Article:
By Daniel Bates
PUBLISHED: 10:06 EST, 30 April 2012 | UPDATED: 12:22 EST, 30 April 2012
Apple avoided paying up to $2.4billion in taxes last year through a complex strategy that funnels money to low tax states and foreign countries, according to a report.
The technology giant has set up up offices in Nevada, the Netherlands, Luxembourg and the British Virgin Islands to ensure it pays a tax rate of just 9.8 per cent, the New York Times claimed.
Some offices are little more than a postal address or a few desks and some phones, according to former executives who helped plan the the measures.
Whilst entirely legal, Apple’s tactics have outraged residents in California where the company’s Cupertino HQ is based.
Schools and hospitals badly need Apple’s tax dollars to plug a $9.2billion budget black hole for 2012 alone.
Adding to their fury is that just 200 miles away from Cupertino, Apple has set up a small office in Reno, Nevada – where there is no corporation tax.
A report in the New York Times reveals that last year Apple paid $3.3billion tax in its profits of $34.2billion, which is a tax rate of 9.8 per cent.
Wal-Mart by contrast paid $5.9billion tax on a profit of $24.4billion, or 24 per cent tax, a typical rate for a non technology company.
One of Apple’s chief tax avoidance measures in the US was to set up in 2006 a subsidiary called Braeburn Capital – named after the Braeburn apple – in Reno.
This has invested and managed the company’s money despite being little more than a few computer terminals in an anonymous office building.
But because Nevada imposes no corporation tax and no capital gains tax, by opening an ‘office’ in the state it avoids the 8.84 per cent corporation tax it would incur in its home state of California.
Those living in California are disgusted with the disclosures, including Britain Murphy, the president of De Anza College in Cupertino, which Apple founder Steve Wozniak attended.
Despite being just one and a half miles from the Apple HQ, due to budget cutbacks it has had to slash more than 1,000 courses and lay off staff.
Mr Murphy said: ‘I just don’t understand it. I’ll bet every person at Apple has a connection to De Anza.
‘Their kids swim in our pool. Their cousins take classes here. They drive past it every day, for Pete’s sake.
‘But then they do everything they can to pay as few taxes as possible.’
Apple has used similarly inventive methods abroad, so much so that 70 per cent of its profit is ‘earned’ in foreign countries.
Businessmen: Apple CEO Tim Cook, left, introduces the new iPhone 4s at the company’s headquarters in Cupertino on October 4, 2011, and co-founder Steve Wozniak, who attended De Anza College, right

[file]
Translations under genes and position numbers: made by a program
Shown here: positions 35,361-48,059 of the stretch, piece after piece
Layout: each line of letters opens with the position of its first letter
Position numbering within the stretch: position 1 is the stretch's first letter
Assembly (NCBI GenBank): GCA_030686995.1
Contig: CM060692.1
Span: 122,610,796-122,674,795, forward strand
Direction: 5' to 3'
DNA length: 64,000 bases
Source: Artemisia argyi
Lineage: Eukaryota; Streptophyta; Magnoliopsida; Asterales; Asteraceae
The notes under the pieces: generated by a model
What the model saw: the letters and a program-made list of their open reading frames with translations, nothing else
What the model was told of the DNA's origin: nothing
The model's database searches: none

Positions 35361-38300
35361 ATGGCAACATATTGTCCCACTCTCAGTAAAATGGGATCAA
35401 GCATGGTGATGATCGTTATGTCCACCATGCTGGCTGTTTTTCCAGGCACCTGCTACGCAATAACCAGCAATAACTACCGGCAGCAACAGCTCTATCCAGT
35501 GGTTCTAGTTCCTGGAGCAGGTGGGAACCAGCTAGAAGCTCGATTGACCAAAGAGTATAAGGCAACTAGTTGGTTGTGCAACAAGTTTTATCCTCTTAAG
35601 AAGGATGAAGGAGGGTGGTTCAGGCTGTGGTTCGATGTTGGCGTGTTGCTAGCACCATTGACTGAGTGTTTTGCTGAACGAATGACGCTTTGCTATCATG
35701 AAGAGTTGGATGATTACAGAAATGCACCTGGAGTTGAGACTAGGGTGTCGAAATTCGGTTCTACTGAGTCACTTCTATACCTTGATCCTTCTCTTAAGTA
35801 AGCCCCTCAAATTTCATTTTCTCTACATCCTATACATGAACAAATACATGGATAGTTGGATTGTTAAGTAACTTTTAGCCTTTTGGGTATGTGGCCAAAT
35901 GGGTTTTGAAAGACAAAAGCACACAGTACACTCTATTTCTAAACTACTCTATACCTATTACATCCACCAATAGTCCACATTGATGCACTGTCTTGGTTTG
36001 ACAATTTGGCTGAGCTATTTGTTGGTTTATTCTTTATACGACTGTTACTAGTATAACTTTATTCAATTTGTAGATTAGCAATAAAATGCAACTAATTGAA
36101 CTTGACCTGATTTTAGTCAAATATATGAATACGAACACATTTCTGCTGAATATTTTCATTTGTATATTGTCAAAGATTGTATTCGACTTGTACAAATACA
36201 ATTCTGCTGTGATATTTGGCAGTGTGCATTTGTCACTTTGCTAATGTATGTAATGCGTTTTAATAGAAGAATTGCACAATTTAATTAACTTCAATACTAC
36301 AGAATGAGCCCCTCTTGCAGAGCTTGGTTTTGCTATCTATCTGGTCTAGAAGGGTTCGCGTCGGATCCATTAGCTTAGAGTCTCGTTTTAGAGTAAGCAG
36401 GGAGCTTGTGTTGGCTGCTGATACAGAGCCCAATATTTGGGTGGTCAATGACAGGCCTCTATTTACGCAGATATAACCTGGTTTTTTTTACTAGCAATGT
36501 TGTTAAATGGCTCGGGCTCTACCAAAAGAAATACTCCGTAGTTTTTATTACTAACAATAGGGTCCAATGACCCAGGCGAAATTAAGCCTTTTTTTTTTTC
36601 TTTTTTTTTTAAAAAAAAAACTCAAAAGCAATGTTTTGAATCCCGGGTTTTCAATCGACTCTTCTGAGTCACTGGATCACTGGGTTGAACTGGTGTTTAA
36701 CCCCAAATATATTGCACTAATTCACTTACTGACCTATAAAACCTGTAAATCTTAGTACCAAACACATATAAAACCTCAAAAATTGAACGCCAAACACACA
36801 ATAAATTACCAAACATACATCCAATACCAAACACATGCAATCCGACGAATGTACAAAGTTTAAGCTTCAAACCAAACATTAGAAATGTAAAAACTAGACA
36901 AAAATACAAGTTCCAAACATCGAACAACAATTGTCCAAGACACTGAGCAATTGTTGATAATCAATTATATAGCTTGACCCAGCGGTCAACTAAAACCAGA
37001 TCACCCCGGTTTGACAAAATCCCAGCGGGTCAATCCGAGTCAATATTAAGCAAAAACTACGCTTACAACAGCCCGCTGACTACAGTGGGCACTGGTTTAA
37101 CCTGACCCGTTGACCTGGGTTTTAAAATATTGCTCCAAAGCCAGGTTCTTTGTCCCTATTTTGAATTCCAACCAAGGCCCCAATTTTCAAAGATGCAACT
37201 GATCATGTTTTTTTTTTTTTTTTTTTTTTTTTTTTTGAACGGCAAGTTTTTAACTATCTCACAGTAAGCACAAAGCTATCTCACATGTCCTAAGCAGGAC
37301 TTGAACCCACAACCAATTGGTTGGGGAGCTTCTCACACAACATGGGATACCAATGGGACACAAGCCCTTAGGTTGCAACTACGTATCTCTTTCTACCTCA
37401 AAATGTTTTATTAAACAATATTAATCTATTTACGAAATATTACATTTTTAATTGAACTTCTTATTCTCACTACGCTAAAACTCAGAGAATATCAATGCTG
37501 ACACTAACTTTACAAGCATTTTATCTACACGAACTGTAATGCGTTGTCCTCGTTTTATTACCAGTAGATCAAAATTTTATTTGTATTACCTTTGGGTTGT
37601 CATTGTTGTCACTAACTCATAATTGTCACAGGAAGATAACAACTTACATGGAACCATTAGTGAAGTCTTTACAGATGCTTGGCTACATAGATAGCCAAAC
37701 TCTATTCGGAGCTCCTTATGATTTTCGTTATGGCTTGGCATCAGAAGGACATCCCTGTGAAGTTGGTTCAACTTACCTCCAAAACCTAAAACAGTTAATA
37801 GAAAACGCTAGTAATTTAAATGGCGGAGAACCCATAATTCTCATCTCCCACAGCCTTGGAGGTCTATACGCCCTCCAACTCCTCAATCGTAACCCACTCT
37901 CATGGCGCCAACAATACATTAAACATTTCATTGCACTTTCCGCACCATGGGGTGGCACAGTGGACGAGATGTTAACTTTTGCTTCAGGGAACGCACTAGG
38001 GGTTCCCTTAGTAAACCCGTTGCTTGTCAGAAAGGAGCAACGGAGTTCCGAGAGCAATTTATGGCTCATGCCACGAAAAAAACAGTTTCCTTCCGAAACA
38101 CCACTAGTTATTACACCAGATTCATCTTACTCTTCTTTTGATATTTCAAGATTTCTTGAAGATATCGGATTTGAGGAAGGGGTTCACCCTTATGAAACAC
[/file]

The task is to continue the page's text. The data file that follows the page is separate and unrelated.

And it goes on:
Among Apple’s favoured techniques for dodging tax was a process called ‘Double Irish With a Dutch Sandwich’ which was so successful it has since been adopted by hundreds of other top companies.
This involves sending profits through Irish subsidiaries, Holland and then onto the Caribbean.
In Luxembourg an Apple subsidiary called iTunes S.à r.l. handles 20 per cent of iTunes sales worldwide despite having only a few dozen workers.
Former Apple executive Robert Hatta told the New York Times: ‘We set up in Luxembourg because of the favorable taxes.
‘Downloads are different from tractors or steel because there’s nothing you can touch, so it doesn’t matter if your computer is in France or England. If you’re buying from Luxembourg, it’s a relationship with Luxembourg.’
Apple set up two subsidiaries in Ireland called Apple Operations International and Apple Sales International after being granted favourable tax rates by the Irish government.
But it also allowed the company to move royalty payments to Ireland rather than have them taxed in California, giving it a 12.5 per cent tax rate instead of 35 per cent in the US.
The arrangement handled more than a third of Apple’s worldwide revenues in 2004, company filings reveal.
The Ireland-based Apple Sales International was also used to send profits to the Caribbean where Apple has set up another company called Baldwin Holdings in the British Virgin Islands, a tax haven.
And because of tax treaties with other European countries, the Irish subsidiaries could also be used to send money to Holland, paying hardly any taxes.
Apple is the latest corporate giant to come under scrutiny over its tax affairs.
Last month it emerged that General Electric paid no tax at all in America last year and even managed to get a $3.2billion ‘rebate’ from the government.
Investor Warren Buffett had already put the issue in the spotlight when he famously admitted he pays less tax than his secretary despite having a personal fortune of $44billion.
In a statement Apple claimed to have generated $5billion in the first half of 2012 in federal and state income taxes, although it did not give further details.
A spokesman said it ‘has conducted all of its business with the highest of ethical standards, complying with applicable laws and accounting rules’ and that the company was ‘incredibly proud of all of Apple’s contributions’.
The spokesman added the firm ‘pays an enormous amount of taxes, which help our local, state and federal governments’.